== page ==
For more than an year we’ve been seeing those innovative Make My Trip ads with Ranveer and Alia, showing just how amazing their chemistry is, within those 20 seconds. That’s how you qualify good actors. And, what do you get when you add an awesome director into the mix – Ek bahut hard life ki ek bahut sachhi kahani.
My first impression was – that doesn’t look like Ranveer Singh, even though I had seen the promos several time. Woah, that’s Alia Bhatt? as I couldn’t identify my celebrity crush at the first glance. Within the first few scenes, the tone of the movie is set, and the actors have told you that they’re here to do a brilliant job. If there is limit to how expressive one’s face can get, then Alia has went past that limit. One shot of her face, and you know all the complex thoughts her character is having in her head – but here’s the problem. As amazing the character was, it was majorly wasted in the story. In fact, to quite some extent it felt unnecessary to have that character in the first place.
There are no subplots in the movie. Its a movie about a Gully Boy, simple and straightforward without any masala and unnecessary twists and turns. And that’s why Alia and Kalki’s role feel not required. They had their small important roles to play, but there were other better ways to carry them out, because they mostly ended up the movie getting sidelined from what it was about – A boy having an unrealistic dream of earning money through rap.
Ranveer aced the role, as usual. In not a single shot you’ll be able to find the Ranveer Singh we know in Murad’s face. He did extremely well in not only doing his own raps, but showing all kinds of mixed up emotions without uttering a single word. The family dynamics shown here are unfortunately the truth of such areas in our country, and it was displayed so well that Alia and Kalki’s characters started feeling even less required.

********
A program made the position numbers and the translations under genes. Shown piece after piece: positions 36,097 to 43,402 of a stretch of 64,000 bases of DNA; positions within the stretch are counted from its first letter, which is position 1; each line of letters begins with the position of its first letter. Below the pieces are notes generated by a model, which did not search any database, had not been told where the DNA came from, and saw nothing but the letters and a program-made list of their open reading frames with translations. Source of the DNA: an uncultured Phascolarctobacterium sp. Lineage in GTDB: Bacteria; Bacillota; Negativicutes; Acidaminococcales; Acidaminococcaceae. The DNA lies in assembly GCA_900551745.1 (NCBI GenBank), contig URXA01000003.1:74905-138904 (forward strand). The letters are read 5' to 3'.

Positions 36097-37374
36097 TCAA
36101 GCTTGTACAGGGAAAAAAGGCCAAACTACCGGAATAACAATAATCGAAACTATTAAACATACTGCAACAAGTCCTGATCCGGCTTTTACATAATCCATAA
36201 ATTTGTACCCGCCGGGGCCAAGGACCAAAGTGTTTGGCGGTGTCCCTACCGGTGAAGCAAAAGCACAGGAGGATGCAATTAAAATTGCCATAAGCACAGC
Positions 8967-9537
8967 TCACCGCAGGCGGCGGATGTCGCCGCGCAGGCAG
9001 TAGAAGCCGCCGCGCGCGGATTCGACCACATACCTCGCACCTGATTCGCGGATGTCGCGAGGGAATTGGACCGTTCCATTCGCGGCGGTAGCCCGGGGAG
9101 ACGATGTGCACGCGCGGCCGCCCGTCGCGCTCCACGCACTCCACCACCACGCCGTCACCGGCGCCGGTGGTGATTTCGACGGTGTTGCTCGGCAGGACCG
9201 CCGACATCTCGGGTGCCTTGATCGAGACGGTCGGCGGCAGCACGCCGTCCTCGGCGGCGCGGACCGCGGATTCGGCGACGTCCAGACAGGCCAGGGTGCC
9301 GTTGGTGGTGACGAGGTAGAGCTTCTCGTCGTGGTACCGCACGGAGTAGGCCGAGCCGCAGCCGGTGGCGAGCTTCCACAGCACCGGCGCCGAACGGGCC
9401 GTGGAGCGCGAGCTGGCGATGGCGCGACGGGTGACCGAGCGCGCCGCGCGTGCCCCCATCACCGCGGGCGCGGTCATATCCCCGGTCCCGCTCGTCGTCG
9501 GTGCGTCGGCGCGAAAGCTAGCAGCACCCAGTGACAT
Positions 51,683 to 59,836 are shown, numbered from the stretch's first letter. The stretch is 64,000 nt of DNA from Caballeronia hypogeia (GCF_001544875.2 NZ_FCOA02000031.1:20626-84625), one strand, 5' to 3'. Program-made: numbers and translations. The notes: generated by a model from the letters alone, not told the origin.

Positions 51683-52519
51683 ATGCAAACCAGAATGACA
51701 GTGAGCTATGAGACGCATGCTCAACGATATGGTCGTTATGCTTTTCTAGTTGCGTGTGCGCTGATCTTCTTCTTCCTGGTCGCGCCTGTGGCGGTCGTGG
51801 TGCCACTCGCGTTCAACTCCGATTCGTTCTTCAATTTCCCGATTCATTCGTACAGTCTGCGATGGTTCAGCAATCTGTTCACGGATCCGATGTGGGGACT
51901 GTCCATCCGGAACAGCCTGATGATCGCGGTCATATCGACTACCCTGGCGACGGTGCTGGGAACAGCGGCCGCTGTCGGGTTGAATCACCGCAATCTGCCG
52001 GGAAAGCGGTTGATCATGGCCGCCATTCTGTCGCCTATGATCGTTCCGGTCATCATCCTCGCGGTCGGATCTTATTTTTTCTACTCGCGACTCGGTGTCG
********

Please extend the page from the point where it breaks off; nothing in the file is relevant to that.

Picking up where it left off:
Zoya has done a fantabulous job in capturing the reality of the slums in this country. The way she directed the key scenes of the film makes you hoot, whistle and cheer throughout. It was quite a different style of direction, given what we had seen from her uptil now. And, she somehow manages to throw a lot of messages for the audience without making it look forced or obvious, such as a very intelligent reminder that brown skin is better than using the fairness products or drugs and child labour.
The dialogues are the best thing about the movie, just on par with acting. The rap battles, lyrics and the dialogues are perfect for each scene, and so is their delivery.
The concept of the movie is something unexplored in Bollywood, but it still has its root in the theme of following passion, and success will follow you. And, Zoya Akhtar showed that despite having numerous movies about it, it’s never going to be an overdone topic. The message was boosted because of the stellar performances by the supporting cast, including the parents and friends.
To sum up, it is an enjoyable movie, but could’ve been cut a little short. If you’re into raps, you must watch it. But, even if you ain’t, it still has a really beautiful and very natural story to tell, with the bonus of absolutely perfect performances by everyone.